New Organization Forms: An Examination of Alienation and Ideology in the Postindustrial Workplace
Goldsby, Michael G.
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Bureaucracy is being seriously challenged today by other organizational designs because its rigidity is being viewed as a detriment to organizational survival in the hypercompetitive marketplace of global business. Standardization, homogeneity, and hierarchy are not conducive to meeting the changing demands of a turbulent business environment. As a result, new organization forms based on flexibility and adaptibility are gaining prominence in the business literature and in managerial practice. The purpose of this study was to provide an empirically-based examination of how employees are responding to these new organization forms. Three hypotheses were generated concerning the impact of the new organization forms on employee alienation, and the role of ideology as a moderating variable between the new organization forms and alienation. I predicted that employees working in new organization forms with an orientation toward communitarianism would be more alienated than employees who were more inclined toward the ideology of individualism. While my hypotheses were not supported, hindsight suggests an alternative hypothesis for further study: Employees with differing ideological dispositions can both prosper in the postindustrial workplace as long as elements of the traditional economic compact are in place.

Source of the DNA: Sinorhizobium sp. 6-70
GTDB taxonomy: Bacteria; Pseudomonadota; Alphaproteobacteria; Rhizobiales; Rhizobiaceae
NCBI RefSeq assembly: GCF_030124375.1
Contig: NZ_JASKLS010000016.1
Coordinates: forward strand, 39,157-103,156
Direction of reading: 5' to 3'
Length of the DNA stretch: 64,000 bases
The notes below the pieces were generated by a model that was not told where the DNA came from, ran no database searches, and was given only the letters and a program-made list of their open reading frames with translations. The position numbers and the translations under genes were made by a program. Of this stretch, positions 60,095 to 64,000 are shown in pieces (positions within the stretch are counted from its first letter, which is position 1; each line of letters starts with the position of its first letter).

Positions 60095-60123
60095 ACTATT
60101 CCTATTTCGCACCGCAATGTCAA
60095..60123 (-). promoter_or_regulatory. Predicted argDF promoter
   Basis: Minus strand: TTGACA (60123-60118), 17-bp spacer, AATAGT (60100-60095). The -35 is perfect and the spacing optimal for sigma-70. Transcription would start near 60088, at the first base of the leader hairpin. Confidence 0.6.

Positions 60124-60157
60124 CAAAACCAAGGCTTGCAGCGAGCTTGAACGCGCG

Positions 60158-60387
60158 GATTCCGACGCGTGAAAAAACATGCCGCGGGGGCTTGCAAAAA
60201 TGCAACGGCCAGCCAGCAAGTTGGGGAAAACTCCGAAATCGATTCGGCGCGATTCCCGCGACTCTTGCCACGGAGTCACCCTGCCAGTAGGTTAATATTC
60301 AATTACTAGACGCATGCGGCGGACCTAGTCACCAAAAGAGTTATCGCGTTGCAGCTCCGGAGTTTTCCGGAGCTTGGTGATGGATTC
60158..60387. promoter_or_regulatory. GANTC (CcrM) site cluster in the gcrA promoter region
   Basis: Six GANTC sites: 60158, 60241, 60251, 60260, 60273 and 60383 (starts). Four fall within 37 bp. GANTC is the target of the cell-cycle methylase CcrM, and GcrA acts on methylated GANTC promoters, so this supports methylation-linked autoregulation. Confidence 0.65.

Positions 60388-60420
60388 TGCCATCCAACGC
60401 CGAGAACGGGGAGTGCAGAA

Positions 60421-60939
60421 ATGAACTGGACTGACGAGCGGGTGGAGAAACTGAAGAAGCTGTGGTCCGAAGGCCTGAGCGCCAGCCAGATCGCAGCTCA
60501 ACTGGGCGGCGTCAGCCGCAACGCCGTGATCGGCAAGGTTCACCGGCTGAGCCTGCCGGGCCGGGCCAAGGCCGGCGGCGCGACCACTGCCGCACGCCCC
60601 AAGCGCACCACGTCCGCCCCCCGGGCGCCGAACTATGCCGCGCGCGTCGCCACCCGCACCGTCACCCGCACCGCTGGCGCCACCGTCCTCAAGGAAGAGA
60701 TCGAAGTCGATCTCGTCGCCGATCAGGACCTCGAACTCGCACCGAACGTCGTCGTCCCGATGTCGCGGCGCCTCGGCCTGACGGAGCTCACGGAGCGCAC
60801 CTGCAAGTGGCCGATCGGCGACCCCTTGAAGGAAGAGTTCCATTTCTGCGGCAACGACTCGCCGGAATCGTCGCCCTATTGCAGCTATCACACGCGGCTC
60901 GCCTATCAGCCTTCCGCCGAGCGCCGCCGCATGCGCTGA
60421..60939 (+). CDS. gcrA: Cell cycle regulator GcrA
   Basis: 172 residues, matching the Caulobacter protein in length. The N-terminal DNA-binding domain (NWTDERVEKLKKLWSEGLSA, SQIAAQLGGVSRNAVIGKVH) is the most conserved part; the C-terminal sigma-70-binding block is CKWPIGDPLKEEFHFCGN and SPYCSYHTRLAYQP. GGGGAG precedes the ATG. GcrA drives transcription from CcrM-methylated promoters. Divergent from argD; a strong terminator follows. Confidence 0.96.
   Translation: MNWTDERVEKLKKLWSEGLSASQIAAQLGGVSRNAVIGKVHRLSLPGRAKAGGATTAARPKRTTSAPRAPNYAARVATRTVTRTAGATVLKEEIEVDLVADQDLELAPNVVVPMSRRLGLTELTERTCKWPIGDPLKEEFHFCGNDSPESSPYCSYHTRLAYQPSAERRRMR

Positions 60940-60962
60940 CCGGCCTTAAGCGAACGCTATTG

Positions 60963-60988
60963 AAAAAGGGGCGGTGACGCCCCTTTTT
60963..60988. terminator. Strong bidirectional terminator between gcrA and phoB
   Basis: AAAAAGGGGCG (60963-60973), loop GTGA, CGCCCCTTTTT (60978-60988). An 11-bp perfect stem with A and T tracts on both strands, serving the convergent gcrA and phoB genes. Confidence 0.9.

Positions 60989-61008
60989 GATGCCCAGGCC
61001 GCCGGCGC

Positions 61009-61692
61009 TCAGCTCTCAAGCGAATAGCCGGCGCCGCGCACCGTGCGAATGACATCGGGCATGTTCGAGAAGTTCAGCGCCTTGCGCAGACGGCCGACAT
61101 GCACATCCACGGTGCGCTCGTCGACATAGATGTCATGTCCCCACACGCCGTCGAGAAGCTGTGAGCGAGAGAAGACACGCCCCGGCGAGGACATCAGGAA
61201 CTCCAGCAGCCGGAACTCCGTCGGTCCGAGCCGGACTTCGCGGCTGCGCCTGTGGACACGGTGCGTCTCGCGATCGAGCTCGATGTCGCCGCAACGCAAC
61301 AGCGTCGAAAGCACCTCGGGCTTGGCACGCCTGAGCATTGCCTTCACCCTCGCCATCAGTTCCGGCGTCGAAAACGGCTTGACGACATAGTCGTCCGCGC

- Doctoral Dissertations